Have you ever wondered why your shoulder hurts after what seemed like a nice, relaxing swim? Well, you may be placing yourself at risk of injury. Just like any form of exercise, swimming has its own demands on your body. Here is an opportunity to learn more about what might be ailing you.
When you don’t learn how to swim properly, you can exert strain and injury to your body. By lacking the basic mechanics, techniques and movements involved in swimming, you are prone to injuries such as swimmer’s shoulder tendonitis. Swimming is generally considered one of the safest sports for a variety of health benefits. It can improve your cardiovascular capacity, muscle tone, and can serve to rehabilitate you following an injury such as back pain or arthritis.
The price of pain is real. Pain can vary from mild discomfort to more debilitating problems. Shoulder pain is not exclusive to the shoulder necessarily. It can travel to your neck and arms as well. Acute inflammation can accompany this pain, causing further aggravation and discomfort.
If you are a swimmer and find yourself suffering from shoulder pain, don’t hesitate to seek medical assistance. Treatment is available. For further information about increasing your mobility and strength in your shoulders, there are a variety of articles and videos available for you to explore online. There are many shoulder exercises that can help alleviate any shoulder pain you may be experiencing now. It is essential to understand the various treatment options available to you.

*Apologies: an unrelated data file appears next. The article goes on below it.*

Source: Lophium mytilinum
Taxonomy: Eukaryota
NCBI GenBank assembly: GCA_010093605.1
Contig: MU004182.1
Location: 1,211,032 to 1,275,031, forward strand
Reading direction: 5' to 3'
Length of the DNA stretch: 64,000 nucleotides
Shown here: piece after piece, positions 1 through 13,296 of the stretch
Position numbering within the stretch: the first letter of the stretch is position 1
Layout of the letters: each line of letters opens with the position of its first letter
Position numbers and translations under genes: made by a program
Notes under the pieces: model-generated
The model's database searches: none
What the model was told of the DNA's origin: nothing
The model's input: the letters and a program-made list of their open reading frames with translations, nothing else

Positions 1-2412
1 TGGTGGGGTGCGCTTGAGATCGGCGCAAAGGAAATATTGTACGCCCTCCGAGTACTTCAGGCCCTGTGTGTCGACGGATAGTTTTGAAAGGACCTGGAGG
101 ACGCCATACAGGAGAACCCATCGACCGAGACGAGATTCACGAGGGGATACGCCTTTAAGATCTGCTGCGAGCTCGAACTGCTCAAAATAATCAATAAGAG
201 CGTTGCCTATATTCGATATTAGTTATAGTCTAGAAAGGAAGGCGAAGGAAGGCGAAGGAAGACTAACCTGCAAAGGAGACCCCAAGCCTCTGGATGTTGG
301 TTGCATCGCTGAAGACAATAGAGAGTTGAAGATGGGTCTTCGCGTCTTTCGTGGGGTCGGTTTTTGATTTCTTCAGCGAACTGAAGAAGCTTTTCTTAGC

It goes without saying that prevention is essential to your health. Shoulder pain is no joking matter. Swimming can be fun, refreshing and relaxing. Whether you swim for exercise or pleasure, it is important to take care of your body. Learn more about the proper mechanics of swimming.
Did you know there are techniques to prevent swimmer’s shoulder injuries? These techniques can also serve to remedy the condition. Tweaking technique, posture, muscle strengthening and sleeping on your back can aid in solving swimmer’s shoulder issues.
Of course, ice packs on the shoulder area for approximately ten minutes twice a day can help alleviate pain and inflammation. The simple activity of rest for tired, injured muscles may not be the best solution but it can allow you additional time to recover and proceed at your own pace.
Pain can vary from mild discomfort to more debilitating problems. It can travel to your neck and arms as well. Acute inflammation can accompany this pain which may cause further aggravation and discomfort. As with most injuries, the earlier you seek medical attention the better off you are. When symptoms arise or persist, a visit to a sports doctor or medical professional is highly recommended.
Exercising doesn’t mean you have to experience pain of any sort. Swimmer’s shoulder is a preventable condition. That’s the good news! Don’t allow the pain of tendonitis cramp your style. Get in touch with your body. Educate yourself and make swimming a sport you can enjoy once again.